You might have often been at the gym or in a fitness class wondering why you’re performing the same workout as the person next to you, but they seem to be “more fit.” Is it because they’ve been working out longer than you have? Is it because they have the help of a personal trainer? Or is it simply due to genetics? Scientists are weighing in with recent published research studies and are finding that your genes may have more impact on how your body responds to exercise than the way you’re exercising.
One study, published in March, examined the weight loss and aerobic trends of 95 overweight and obese older men and women, aged 65-79, over the course of five months. Each individual participated in aerobic training four days a week and resistance training three days a week. The researchers found that while the increased exercise improved physical function for most of the adults, the magnitude of improvement varied widely, leaving the answer open-ended as to why.
Another study, published in April in the Journal of the American College of Cardiology, studied two strains of rodents that either would or would not respond well to exercise. The scientists bred male and female rats who responded well to exercise together, and male and female rats who didn’t respond well so that they could truly see if genetics had a role in high or low responders to exercise.
After training the animals with programs that were identical in speed and intensity for two months, the researchers found that the rats that were bred to respond well to exercise increased their running distance before tiring by 40 percent, and the rats that were bred to be more resistant to training actually lost about two percent of their endurance.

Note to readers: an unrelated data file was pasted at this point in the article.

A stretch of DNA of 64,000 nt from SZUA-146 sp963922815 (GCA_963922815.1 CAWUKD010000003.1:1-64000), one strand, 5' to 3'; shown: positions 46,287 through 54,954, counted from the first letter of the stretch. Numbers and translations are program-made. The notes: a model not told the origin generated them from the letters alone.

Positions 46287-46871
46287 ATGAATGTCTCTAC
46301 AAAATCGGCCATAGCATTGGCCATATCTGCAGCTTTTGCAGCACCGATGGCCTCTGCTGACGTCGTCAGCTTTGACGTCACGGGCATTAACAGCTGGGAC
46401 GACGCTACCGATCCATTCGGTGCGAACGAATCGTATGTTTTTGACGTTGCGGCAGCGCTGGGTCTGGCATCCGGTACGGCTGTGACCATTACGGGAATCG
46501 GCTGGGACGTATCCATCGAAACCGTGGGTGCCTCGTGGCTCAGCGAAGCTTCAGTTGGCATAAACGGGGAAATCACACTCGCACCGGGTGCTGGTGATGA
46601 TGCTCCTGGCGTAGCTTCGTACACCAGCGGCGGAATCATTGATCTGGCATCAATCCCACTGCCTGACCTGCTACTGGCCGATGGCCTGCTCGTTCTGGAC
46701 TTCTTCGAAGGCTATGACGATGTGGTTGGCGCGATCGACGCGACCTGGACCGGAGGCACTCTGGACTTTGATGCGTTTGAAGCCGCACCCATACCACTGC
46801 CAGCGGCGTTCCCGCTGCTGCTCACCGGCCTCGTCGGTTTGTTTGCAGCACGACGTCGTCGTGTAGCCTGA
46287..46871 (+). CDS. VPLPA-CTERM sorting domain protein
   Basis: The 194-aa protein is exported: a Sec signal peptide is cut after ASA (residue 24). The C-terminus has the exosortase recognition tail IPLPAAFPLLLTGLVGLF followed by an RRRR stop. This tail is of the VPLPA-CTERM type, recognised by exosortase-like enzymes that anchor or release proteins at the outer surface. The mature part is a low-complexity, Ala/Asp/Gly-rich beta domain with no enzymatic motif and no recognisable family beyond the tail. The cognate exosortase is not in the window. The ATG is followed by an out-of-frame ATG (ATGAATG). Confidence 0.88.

Furthermore, the researchers examined the animals’ hearts as well. The high-responding rodents showed structural changes in heart cells that are associated with growth and strength – signs of an athletic heart. At the opposite end, the low-responding rodents had almost no change since they started exercising: their hearts hardly changed and were similar to those from animals that hadn’t run.
This is perhaps the most fascinating part of the research: scientists were able to differentiate the strength of the heart based on genetics, no matter how much exercise the animal engaged in.
Humans have these same genes in our hearts. While it’s difficult to tell if our genes respond in the same way as the animals’ genes did in the study, it’s important to recognize that we should pay more attention to how our bodies are responding to exercise. Even if you’ve been training for months and cannot run farther than you could before, perhaps you should change the intensity or the workout entirely.
How does your body respond to exercise? Share your stories with us on our Facebook page.